GENEVA, Oct 26, 2007 (AFP) – Nearly a third of all non-human primates could be wiped out, threatened by illegal wildlife trade, climate change and destruction of their habitat, a new report warned on Friday. The gorillas face loss of habitat from deforestation, as trees are chopped down from fuel, as well as from poaching.
Twenty-nine percent of all monkeys, apes and gorilla species are now in danger of going extinct, according to the report by the Swiss-based World Conservation Union (IUCN).
It highlighted 25 species it said were most endangered, including the Greater bamboo and white-collared lemurs in Madagascar, and the exotically-named Miss Waldron’s red colobus monkey in West Africa.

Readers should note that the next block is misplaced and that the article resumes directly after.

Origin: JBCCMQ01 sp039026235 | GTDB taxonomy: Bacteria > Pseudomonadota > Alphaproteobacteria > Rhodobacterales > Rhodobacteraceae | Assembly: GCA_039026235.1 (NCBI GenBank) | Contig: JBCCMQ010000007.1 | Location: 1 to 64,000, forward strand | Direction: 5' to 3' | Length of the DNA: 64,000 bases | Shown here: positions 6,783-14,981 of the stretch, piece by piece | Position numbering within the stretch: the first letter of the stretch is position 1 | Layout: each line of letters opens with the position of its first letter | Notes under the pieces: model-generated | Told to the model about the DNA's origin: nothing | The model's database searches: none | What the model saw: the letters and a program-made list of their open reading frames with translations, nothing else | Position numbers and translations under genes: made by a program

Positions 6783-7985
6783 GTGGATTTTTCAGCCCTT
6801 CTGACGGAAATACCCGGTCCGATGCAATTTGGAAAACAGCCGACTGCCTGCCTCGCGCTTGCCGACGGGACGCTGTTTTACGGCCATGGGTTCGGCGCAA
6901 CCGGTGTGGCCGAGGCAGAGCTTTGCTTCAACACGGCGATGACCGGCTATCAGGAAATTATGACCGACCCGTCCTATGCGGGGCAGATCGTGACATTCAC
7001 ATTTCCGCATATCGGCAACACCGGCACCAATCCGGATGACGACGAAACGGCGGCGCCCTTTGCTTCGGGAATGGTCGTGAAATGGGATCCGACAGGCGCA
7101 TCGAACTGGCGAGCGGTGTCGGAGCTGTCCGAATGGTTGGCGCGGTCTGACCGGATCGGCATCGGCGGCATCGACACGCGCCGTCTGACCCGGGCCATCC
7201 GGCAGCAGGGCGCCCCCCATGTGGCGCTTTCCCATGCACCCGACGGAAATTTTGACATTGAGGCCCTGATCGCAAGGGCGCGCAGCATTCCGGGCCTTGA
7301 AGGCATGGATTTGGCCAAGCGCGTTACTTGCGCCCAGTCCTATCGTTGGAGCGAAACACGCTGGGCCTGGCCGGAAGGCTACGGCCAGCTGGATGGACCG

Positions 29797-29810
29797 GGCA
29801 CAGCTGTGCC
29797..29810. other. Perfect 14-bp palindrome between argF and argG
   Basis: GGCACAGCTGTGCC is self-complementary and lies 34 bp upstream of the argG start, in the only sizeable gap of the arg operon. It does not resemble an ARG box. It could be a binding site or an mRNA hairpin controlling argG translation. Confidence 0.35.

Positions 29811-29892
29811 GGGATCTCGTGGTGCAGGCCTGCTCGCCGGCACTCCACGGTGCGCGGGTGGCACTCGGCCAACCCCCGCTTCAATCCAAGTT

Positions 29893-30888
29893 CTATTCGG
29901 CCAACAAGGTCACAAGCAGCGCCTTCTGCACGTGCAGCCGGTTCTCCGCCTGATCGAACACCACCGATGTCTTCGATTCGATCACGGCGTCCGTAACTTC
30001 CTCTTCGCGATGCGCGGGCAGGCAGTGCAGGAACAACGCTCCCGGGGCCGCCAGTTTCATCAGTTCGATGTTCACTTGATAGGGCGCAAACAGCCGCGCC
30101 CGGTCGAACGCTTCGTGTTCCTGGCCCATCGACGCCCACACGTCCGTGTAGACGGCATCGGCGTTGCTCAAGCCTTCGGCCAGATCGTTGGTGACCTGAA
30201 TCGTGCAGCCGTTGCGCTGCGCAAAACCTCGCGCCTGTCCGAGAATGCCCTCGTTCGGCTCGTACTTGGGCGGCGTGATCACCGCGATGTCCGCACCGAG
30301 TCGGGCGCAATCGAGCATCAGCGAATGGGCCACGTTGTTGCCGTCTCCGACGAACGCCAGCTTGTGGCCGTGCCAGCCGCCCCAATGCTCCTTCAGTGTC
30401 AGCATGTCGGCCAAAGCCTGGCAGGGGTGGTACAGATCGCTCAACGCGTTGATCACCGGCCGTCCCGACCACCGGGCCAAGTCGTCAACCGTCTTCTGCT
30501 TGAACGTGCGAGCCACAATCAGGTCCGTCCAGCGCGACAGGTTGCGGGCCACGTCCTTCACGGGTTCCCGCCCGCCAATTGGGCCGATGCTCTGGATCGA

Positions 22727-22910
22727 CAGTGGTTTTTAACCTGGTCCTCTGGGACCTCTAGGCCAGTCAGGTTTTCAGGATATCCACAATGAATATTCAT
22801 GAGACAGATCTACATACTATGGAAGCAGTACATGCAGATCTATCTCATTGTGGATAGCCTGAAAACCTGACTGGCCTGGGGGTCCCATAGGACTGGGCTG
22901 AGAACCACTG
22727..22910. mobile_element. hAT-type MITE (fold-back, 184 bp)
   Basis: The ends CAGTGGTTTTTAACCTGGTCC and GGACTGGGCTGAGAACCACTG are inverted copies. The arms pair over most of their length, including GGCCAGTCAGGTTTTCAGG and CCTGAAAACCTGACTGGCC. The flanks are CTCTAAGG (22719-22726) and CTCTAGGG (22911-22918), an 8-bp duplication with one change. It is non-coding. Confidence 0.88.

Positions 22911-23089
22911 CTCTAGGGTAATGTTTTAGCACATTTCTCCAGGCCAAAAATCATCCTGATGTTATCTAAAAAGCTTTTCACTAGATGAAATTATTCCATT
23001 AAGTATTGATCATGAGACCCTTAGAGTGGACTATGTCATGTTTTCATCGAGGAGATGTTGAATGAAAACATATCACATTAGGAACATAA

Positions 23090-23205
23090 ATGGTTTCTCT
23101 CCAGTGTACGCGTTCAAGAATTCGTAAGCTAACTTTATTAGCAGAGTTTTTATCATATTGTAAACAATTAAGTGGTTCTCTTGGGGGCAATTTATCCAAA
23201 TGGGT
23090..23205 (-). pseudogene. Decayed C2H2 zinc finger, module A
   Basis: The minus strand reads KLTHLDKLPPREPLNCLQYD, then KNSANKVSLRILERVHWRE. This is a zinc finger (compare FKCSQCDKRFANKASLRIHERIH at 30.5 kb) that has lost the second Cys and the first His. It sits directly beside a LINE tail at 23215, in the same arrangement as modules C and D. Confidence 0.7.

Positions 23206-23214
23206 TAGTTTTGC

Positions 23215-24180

“You could fit all the surviving members of these 25 species in a single football stadium; that’s how few of them remain on Earth today,” warned Russell Mittermeier, chairman of the IUCN’s Primate Specialist Group.
The report, compiled by 60 experts from 21 countries, warned that failure to respond to these threats could lead to the first primate extinctions in over a century.
“Hunters kill primates for food and to sell the meat; traders capture them for live sale; and loggers, farmers, and land dev